Chisato’s intervention, Deaf for 4’33”, is a performance which takes its title from John Cage’s three-movement composition 4’33”. Cage’s score instructs the musicians to not play their instruments for the duration of the piece, and invites the audience to listen to the sounds in the environment. This intervention is a recreation of this score from Chisato’s Deaf perspective, offering alternative ways to hear, listen or feel the sounds in this score.
“I am interested in the world of sound and how we access and move around within it, both as hearing and d/Deaf individuals. I am always struck by the way that sounds can transport hearing people to memories, places, or specific times in their life. Their descriptions tend to start with, “this sounds like…” or “it reminds me of…”. As a Deaf person who is trying to acquire a sense of what a sound is, this description can sometimes be confusing, but it is also revealing how complex sounds can be. The description is always different depending on who I ask, and their relationship to the sound. This highlights to me as a Deaf person, that sound and the experience of sound is subjective and unique. By recreating this John Cage piece, I hope to highlight these different sound experiences, and in doing so, also show the d/Deaf perspective of sound.” Chisato Minamimura.
Chisato Minamimura is Deaf performance artist, choreographer and BSL art guide, born in Japan, now based in London. Chisato has created, performed and delivered dance workshops in over 40 locations across 20 countries, including 3 years (2003-2006) as a company member of Candoco. Previously, she has performed in aerial works with Graeae Theatre, and as part of the London Paralympic Opening Ceremony, 2012 and Rio, 2016 Paralympic Cultural Olympiad.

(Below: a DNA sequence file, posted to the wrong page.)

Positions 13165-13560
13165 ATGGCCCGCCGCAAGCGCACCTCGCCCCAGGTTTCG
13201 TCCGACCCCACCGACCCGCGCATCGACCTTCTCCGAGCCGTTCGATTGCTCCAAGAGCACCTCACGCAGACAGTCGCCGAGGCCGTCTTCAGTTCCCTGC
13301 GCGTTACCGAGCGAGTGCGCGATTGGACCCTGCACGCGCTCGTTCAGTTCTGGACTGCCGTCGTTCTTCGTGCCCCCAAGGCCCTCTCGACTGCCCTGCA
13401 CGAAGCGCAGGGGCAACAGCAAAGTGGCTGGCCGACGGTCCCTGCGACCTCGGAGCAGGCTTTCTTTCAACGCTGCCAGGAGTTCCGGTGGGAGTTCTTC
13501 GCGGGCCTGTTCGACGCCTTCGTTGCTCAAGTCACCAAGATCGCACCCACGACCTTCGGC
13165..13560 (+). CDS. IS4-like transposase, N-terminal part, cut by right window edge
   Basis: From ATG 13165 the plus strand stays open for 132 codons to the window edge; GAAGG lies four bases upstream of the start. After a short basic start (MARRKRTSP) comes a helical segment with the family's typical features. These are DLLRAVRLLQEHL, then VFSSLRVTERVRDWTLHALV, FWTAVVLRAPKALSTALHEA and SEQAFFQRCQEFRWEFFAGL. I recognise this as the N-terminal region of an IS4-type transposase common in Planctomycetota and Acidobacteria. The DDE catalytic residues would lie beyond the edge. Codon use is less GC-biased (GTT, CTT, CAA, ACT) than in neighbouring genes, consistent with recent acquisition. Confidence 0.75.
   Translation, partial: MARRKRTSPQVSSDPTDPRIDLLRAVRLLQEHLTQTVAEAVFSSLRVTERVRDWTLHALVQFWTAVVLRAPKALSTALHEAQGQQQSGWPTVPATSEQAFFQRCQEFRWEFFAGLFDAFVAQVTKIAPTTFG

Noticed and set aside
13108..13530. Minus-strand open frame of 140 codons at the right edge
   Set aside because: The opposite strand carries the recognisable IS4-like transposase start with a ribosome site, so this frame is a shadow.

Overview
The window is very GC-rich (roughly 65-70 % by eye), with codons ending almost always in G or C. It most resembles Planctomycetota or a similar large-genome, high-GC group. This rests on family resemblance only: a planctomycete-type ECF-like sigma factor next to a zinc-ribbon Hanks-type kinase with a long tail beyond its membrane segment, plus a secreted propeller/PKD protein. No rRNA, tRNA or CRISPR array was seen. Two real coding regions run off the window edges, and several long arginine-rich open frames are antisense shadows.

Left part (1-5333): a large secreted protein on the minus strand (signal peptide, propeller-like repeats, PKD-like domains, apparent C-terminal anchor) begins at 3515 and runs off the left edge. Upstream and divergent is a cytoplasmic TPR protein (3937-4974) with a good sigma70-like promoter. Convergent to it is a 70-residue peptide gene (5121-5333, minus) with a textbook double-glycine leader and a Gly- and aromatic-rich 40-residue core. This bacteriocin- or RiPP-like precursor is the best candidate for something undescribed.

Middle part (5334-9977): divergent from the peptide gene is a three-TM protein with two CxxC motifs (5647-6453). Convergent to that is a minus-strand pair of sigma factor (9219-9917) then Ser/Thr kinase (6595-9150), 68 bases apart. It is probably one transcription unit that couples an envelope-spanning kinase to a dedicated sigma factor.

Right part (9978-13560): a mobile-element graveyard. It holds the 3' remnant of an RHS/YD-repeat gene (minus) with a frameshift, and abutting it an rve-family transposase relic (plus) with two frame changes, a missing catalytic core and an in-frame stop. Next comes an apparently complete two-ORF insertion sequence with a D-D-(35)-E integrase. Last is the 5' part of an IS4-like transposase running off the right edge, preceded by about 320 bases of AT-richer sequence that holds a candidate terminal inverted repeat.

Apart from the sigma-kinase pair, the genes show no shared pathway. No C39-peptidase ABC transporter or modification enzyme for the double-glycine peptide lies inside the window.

Chisato’s artistic work explores ideas which centre on presenting authentic voices and in finding ways of artistically representing alternative perspectives in sensorial ways. She approaches choreography from her unique perspectives as a Deaf artist, creating what she calls ‘visual sound/music’. Through this work, Chisato has developed an understanding of vibro-technology, implementing this to find ways of presenting soundscapes to d/Deaf and hearing audiences. Alongside international artists working in sound, projection, vibration and animation, Chisato often uses mathematical scores to create choreography, enhancing the experience of dance without music.
Chisato is currently developing her practice and knowledge of Visual Vernacular (VV). VV is a unique physical performance technique with elements of poetry, dance and mime, primarily performed by international Deaf artists. This emotive style combines movement, iconic signs, with gestures and expressions, capturing descriptive meaning in all its visual complexity. By experimenting with speed, role shifting and rhythm, this choreographic style allows Deaf artists to use movement to poetically convey narrative. It is largely unknown in the UK, but Chisato hopes to develop this accessible artform further, and can be seen to use this in her performance, Scored in Silence.